Super Bowl

Super Bowl 51: The team everyone loves to hate vs. the team that nobody really knows

New England Patriots head coach Bill Belichick, right, and quarterback Tom Brady smile with the AFC trophy after the AFC championship NFL football game, Sunday, Jan. 22, 2017, in Foxborough, Mass. The New England Patriots defeated the the Pittsburgh Steelers 36-17 to advance to the Super Bowl.
New England Patriots head coach Bill Belichick, right, and quarterback Tom Brady smile with the AFC trophy after the AFC championship NFL football game, Sunday, Jan. 22, 2017, in Foxborough, Mass. The New England Patriots defeated the the Pittsburgh Steelers 36-17 to advance to the Super Bowl. AP

Welcome to Super Bowl 51, where the New England Patriots look to make history.

The Atlanta Falcons? They’re looking to do something completely different.

“It would just be a great way of starting a franchise’s history,” Falcons center Alex Mack said a few days back. “To be able to be a part of that. … I’m just fired up. I just want to play the game.”

Wait — what?

The Falcons have been around since 1966. They’re the same age as the Dolphins, for goodness sake. They’ve played 784 games all time.

So perhaps Mack needs revision. A Falcons’ win Sunday would be a great way of changing a franchise’s history.

The Patriots, the NFL’s gold standard, are in the Super Bowl for the ninth time, seeking their fifth title.

But the Falcons? They have the same number as Super Bowl trophies in their headquarters as you have in your living room.

Zero.

“I’m really happy for the city of Atlanta, for sure,” Falcons quarterback Matt Ryan said. “I’ve been in Atlanta nine years, and I know that we have some unbelievable fans and great support in that city. So it has been a little while since we’ve been back here, but we’re all excited to be here.”

How long has it been? Bill Clinton was still in the White House the last (and only) time the Falcons made the Super Bowl.

Something to consider:

If you’re a 16-year-old Patriots fan, all you know is winning.

If you’re a 16-year-old Falcons fan, all you know is heartbreak.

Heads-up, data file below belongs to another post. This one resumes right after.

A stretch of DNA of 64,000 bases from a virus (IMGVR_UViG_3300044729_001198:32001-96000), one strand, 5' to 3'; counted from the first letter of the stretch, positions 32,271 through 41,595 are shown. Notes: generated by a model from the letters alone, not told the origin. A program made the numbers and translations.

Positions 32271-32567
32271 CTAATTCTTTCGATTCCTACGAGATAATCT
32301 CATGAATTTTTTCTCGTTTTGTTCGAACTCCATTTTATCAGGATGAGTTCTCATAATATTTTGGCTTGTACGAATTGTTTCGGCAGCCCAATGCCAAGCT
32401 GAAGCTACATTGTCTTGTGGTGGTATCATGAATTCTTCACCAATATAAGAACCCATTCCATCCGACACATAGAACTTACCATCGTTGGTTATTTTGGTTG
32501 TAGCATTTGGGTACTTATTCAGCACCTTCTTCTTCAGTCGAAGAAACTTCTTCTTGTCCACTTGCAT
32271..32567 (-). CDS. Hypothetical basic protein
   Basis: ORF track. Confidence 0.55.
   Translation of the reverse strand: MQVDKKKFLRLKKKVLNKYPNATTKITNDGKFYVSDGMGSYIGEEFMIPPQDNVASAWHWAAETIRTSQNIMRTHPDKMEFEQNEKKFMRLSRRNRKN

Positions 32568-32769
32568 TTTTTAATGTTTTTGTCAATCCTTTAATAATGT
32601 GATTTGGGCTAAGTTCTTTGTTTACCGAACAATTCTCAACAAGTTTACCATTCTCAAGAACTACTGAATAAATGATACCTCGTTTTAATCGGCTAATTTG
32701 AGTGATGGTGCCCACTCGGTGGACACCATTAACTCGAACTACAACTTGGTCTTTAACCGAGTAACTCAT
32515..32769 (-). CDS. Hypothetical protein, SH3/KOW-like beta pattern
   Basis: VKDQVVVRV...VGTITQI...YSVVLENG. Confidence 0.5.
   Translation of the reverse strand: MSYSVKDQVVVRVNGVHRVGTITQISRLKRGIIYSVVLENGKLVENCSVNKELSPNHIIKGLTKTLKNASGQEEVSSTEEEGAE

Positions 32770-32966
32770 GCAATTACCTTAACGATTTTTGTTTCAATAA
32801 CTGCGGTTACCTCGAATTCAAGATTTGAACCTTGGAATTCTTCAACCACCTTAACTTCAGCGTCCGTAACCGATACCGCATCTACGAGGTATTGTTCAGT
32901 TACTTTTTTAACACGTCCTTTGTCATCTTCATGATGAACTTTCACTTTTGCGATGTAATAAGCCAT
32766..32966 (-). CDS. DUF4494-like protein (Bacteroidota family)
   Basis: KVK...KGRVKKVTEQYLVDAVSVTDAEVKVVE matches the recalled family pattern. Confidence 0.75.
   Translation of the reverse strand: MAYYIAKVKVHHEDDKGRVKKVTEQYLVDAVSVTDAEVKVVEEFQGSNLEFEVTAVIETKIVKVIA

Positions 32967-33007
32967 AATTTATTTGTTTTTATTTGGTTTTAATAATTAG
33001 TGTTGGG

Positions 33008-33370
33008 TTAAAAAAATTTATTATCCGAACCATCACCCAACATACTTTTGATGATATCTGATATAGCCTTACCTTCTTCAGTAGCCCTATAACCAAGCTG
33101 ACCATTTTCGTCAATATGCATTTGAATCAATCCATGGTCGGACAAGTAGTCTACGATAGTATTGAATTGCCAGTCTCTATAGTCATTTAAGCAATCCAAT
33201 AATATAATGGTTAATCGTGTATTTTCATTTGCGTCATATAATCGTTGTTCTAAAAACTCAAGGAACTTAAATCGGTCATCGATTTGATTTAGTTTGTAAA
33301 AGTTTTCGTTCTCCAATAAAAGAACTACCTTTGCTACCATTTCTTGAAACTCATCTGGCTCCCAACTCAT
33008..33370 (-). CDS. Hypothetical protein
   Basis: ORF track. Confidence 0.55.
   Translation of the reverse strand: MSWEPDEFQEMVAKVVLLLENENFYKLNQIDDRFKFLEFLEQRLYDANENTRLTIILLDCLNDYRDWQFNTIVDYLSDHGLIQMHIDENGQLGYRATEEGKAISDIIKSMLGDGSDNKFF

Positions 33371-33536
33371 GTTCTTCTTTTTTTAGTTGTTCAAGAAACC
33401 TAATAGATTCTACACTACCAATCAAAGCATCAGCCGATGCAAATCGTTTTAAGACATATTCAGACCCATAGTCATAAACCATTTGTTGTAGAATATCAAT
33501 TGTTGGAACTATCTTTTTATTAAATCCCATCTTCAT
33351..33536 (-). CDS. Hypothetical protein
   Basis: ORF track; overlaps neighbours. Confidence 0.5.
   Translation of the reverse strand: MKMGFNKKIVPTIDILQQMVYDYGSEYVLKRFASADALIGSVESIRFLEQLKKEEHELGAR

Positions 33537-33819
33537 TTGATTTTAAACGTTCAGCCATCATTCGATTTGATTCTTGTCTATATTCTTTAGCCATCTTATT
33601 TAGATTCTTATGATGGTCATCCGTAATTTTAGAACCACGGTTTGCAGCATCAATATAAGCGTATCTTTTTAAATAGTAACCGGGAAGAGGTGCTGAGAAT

Which explains why Super Bowl Week was the Patriots’ world, and the Falcons were simply living in it.

Even Ryan, who had a season for the ages, is a subplot and not the plot.

The Falcons have played 18 regular-season and playoff games this year. Ryan’s passer rating was over 100 in all but four of them. He completed nearly 70 percent of his passes and threw 31 more touchdowns than interceptions during the regular season.

“You know what’s so cool about his season is how hard he went for it,” Falcons coach Dan Quinn said. “When you’re a really good player, to get to that next spot, that’s tough. There’s another ceiling you have to go through to break through to get there, and he put the work in. That’s why I’ve been so impressed by Matt. He’s the one that set it off for our offseason. He’s the one that organized the guys to get together before even OTAs came and then from that time, he has not backed off.”

Good stuff, right?

And yet the story lines this week? All about the Patriots.

A sampling:

▪ How awkward would it be if NFL commissioner Roger Goodell has to present the Lombardi Trophy to the Patriots, whom he’s twice punished for cheating?

▪ When will Patriots coach Bill Belichick, soon a senior citizen, retire?

▪ Will New England’s Tom Brady cement his place as the best quarterback ever with a win?

▪ Will Brady’s ill mother, Galynn, be at the game?

“It’s personal with my family and I’m just hoping everyone’s here on Sunday to share in a great experience,” Brady said. “But it’s just been a tough year. Every family goes through different things, and my family’s always been a great support system for me and, hopefully, we can make everyone happy on Sunday.”

It’s not possible to make everyone happy. Someone will lose Sunday.

Either the Patriots will taste rare defeat or Falcons fans will be crushed, once again.

Time to make some history.

Adam H. Beasley: 305-376-3565, @AdamHBeasley

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